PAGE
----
• (20) Introduce the grammar principle “en”. Give students the examples “j’en ai., vous en avez. Review old vocab by passing around classroom objects to discuss. Then ask the question “J’ai combien de qqc” and giving the answer “j’en ai six” Use several examples then ask students to respond using “en.”
  • Options for Recording Student Performance:
    • Observation, warm-up, homework
  • Closure:
    • Read the culture note on page 58 and note the difference between the US and France and the relationship between the shop owners and the clients, also the need for using proper manners when in shops.
  • Follow-Up/Homework:
    • Practice worksheet using “en”.

Practice Worksheet

Using “EN”

Nom:___________

Date:___________

A) Explain in full detail the use of “en”.




B) Complete the dialog:

        1) Voulez-vous ___________ (some bananas)?
        2) Oui, je vais _______ prendre une livre.
        3) Et avec, ça?
        _________________________________
        4) Combien, en voulez-vous?
        _________________________________

C) Respond to the given questions replacing the underlined noun with ‘en’

        1) Tu as combien de stylos?

2) Vous avez combien de soeurs?


3) Voulez-vous du jambon?


4) Voulez-vous des croissants?


5) Combien de bifteck avez-vous?


6) Combine coutent les huîtres?


7) Voulez-vous des religieuses?


8) Combien de baguettes voulez-vous?



Day 3:

Lesson Title or Topic:

    Specialty Shops

Standards Addressed:

    1.1, 1.2, 2.1, 2.2, 3.1, 3.2, 4.1, 4.2, 5.1

Outcomes or Objectives:

    After this lesson, students will have a solid understanding of the different specialty shops in France and the cultural practices and products associated with these shops. Students will work on their listening and writing skills through dictation.

Assessment:

  • In class observation, dictation.

Lesson Building Blocks:

  • Language Emphasis: Vocabulary
  • Subject Content Emphasis: Language Arts, Health
  • Culture Emphasis: Specialty shops products and practices.

Materials:

  • Loto/Bingo Template
  • Plastic produce, pictures
  • Dictation

Lesson Outline:

  • (10) Warm-up:
    • Have an overhead that shows different people holding different amounts of food; have students respond to the question “Combien de qqc a-t-il?” using the pronoun en. Review the pronunciation of the vocabulary words associated with food and shops, using Q&A en français.
  • (10) Introduction:
    • Divide the board into six different sections each listed as a different shop name. Then have students, one at a time, place the type of food into each specialty shop (names on notecards).
      • (10) Play Au Restaurant song (Disc 1 Track 6) of the Sing, Laugh, and Eat Quiche CD.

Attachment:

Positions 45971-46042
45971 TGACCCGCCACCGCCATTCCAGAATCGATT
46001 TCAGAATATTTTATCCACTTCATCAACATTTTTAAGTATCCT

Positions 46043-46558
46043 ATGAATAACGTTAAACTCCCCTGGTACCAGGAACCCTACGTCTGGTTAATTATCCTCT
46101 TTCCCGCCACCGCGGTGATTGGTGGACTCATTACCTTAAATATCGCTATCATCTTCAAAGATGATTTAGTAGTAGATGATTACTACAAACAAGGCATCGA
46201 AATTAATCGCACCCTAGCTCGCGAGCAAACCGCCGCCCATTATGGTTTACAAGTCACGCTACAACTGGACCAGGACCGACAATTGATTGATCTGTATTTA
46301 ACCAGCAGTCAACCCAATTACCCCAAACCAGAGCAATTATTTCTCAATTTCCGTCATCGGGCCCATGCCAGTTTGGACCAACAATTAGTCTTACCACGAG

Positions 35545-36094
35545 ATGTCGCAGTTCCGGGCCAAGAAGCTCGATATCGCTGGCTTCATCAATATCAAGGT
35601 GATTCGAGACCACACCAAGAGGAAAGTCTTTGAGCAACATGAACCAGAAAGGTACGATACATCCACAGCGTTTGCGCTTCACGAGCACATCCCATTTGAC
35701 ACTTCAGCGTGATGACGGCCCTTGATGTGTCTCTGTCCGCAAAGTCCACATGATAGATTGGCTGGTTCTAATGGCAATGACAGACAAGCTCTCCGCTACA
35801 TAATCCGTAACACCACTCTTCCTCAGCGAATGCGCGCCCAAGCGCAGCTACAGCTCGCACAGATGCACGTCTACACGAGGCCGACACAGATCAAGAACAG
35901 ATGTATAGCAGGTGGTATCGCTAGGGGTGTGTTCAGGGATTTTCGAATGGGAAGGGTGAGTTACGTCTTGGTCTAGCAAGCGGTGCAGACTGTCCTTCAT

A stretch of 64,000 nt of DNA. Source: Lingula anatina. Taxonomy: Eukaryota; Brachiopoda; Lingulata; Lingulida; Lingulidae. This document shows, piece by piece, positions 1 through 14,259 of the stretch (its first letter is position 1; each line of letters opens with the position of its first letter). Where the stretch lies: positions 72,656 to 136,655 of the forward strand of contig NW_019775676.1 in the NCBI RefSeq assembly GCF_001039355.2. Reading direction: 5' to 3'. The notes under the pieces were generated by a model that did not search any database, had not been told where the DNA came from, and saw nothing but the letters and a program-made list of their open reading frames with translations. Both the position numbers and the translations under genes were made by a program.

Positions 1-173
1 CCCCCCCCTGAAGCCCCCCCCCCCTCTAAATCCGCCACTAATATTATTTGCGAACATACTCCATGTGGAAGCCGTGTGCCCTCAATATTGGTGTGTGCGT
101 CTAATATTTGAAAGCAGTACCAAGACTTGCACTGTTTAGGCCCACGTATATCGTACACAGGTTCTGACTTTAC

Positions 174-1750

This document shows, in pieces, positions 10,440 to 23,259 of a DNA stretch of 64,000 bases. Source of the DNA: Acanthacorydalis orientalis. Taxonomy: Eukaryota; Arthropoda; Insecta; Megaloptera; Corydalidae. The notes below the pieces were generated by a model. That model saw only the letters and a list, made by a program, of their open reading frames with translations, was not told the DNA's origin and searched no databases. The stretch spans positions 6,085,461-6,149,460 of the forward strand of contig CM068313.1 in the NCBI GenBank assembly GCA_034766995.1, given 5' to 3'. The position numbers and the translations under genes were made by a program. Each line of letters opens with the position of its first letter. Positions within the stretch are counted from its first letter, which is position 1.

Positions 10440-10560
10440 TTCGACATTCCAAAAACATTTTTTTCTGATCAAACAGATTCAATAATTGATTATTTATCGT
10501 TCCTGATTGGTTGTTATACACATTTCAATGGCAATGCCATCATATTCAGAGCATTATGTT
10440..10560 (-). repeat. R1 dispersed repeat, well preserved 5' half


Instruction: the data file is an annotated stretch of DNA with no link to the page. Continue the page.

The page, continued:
• (20) Loto; Have each student fill in the names of different foods and shops. Then provide a picture and or a description in French that describes the vocabulary.
      • (10) Dictation of a scenario between a clerk and a client.
  • Options for Recording Student Performance:
    • Observation;
    • Take pronunciation points while students are speaking,
    • dictation
  • Closure:
    • Ask students, en français, if they would prefer to go to specialty shops regularly or supermarkets and why. Open a short class discussion about the pros and cons of each.
  • Follow-Up/Homework:
    • Study for 1st quiz, next class

Un Répas à la Français

Dictations

Dicté #1

        This dictation is a conversation between a market clerk and the client.
  • Bonsoir Madame, voulez-vous une baguette?
      • Oui, s’il vous plait, je vais en prendre deux, et aussi une livre de rôti de boef.
      • Et avec ça?
      • Des carottes, s’il vous plait.
      • Combien en voulez-vous?
      • Un kilo
      • Voilà
      • ça fait combien?
      • Neuf euro cinquante-huit.
      • Merci, au revoir.
      • Merci, bonne soireé.

Dicté #2

  • Salut Marie, ça va?
    • Eh bien, mais j’ai besoin d’une idée de cadeau pour ma maman.
    • Offre-lui un sac à main…
    • Non, elle a déjà un.
    • Peut-être des bonbons ou des fleurs?
    • Bonne idée, elle adore les fleurs!
    • Excellent, mais je suis pressé, ciao!
    • Ciao!


Day 4:

Lesson Title or Topic:

    Deuxieme Etape Introduction

Standards Addressed:

    1.1, 1.2, 2.1, 2.2, 3.1, 4.1, 4.2, 5.1, 5.2

Outcomes or Objectives:

    After this lesson, students will have familiarized themselves with typical vocabulary associated with asking, offering, and accepting food, and complimenting food. Students will also be familiar with the differences and similarities between American meals and French meals and what is typically served at each.

Assessment:

    Formative observation, summative quiz

Lesson Building Blocks:

  • Language Emphasis: functions, vocabulary, structures, modalities
  • Subject Content Emphasis: math, geography, etc.
  • Culture Emphasis: products, practices, perspectives

Materials:

  • Transparencies of French Menus
  • Allez Viens quiz

Lesson Outline:

  • (5) Warm-up:
    • Have students list two items that can be found at each of the six specialty shops.